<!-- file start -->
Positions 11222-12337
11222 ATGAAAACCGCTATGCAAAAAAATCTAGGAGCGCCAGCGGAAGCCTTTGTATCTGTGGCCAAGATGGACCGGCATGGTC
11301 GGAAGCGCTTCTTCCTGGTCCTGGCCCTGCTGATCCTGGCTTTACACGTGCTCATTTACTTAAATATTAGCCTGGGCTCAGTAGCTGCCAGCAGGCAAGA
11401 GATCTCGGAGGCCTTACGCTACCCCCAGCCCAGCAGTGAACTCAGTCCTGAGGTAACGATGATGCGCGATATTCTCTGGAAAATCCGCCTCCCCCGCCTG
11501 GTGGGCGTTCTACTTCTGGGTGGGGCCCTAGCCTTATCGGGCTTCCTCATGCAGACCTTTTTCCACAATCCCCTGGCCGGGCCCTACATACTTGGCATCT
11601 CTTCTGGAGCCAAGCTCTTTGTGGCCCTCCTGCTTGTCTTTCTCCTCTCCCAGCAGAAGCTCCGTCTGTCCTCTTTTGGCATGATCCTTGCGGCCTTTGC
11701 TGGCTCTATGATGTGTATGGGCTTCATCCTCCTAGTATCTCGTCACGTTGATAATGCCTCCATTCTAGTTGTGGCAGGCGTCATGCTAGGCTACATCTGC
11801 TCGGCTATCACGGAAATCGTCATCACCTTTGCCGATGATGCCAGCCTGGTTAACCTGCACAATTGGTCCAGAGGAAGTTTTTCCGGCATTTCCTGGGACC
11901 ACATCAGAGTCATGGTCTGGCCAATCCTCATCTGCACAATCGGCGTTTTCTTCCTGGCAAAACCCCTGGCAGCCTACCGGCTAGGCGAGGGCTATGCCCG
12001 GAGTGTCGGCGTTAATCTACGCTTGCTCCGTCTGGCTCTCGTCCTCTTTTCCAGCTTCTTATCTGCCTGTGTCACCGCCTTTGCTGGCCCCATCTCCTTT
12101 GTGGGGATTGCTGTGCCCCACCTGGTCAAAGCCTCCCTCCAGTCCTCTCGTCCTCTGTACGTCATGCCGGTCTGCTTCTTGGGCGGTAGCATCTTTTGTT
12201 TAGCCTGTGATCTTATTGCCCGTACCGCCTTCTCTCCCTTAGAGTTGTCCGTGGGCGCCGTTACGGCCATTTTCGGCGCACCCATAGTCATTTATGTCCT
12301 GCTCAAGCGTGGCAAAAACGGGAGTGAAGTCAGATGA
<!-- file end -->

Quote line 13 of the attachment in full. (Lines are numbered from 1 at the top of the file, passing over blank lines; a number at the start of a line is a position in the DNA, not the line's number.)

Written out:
12301 GCTCAAGCGTGGCAAAAACGGGAGTGAAGTCAGATGA